The country took its women’s team serious and celebrated enthusiastically. Especially for girls, this was a new, liberating experience. Soccer became their sports of choice. And just because soccer is not part of the US national sports culture like in South America or Europe, the girls as it were entered new territory. On the other hand this made it difficult to get any attention in the male dominated US sports culture—and attention you need to gain commercial success. In terms of sports this, however, also provides the opportunity to recreate women’s soccer not merely as the lame knock-off of the men’s world.

Soccer, a man’s game, that seems absolutely absurd to American girls. “As a girl you can play soccer just as well as boys,” says Rebecca Ebling full of conviction. “It is physical and fun.” For 14 years, the 19 year old has played passionately and with success in various teams in Naperville/Illinois, last in the women’s league of her home state and her High School Team, with which she won the regional championship.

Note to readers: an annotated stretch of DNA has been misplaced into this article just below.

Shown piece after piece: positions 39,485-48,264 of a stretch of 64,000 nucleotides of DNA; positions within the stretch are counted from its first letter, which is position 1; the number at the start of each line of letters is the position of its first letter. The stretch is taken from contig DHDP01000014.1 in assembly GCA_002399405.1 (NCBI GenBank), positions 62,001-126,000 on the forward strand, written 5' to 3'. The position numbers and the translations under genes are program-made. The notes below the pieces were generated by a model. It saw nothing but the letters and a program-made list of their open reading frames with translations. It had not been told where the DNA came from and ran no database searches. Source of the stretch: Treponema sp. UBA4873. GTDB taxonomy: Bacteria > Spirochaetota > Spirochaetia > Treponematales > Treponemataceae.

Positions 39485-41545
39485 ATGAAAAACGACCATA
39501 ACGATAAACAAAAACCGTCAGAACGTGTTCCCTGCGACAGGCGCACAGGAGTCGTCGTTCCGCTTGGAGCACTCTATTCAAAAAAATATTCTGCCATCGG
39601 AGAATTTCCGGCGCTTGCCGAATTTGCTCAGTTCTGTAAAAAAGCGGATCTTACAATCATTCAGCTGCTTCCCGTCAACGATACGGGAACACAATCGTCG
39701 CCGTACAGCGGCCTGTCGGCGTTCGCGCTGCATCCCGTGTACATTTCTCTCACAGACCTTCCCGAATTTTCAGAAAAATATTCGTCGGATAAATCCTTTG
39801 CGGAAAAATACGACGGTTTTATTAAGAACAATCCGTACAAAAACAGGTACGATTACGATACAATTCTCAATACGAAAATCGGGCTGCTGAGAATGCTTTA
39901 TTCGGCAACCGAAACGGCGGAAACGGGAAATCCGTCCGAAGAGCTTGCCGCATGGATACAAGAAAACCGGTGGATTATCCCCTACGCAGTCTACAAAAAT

No Special Rules for Girls

What fascinates her about soccer? “It is one of the few types of sport that doesn’t have special rules for girls” says Rebecca. American Football is considered to be too brutal for girls and appropriately a no-no. They have to play softball instead of baseball—with larger balls and on smaller ballparks. And the rules in women’s ice-hockey prohibit them a similarly strong physical exertion as is standard for men. But soccer is soccer—no matter whether girls or boys play. And almost nobody in the US would deny that girls can be just as good at the ball as boys.

The soccer boom with American girls also owes to politics: 1972—the year Mia Hamm was born—the so-called “Title IX” came into effect, which inter alia was meant to end the discrimination of girls and young women in sports classes at schools and colleges. Traditionally they had been more interested in building status-enhancing football teams. With “Title IX” all educational institutions receiving public funding were obliged to offer the same conditions for boys and girls—in class but also in sports, a measure which proved to be effective.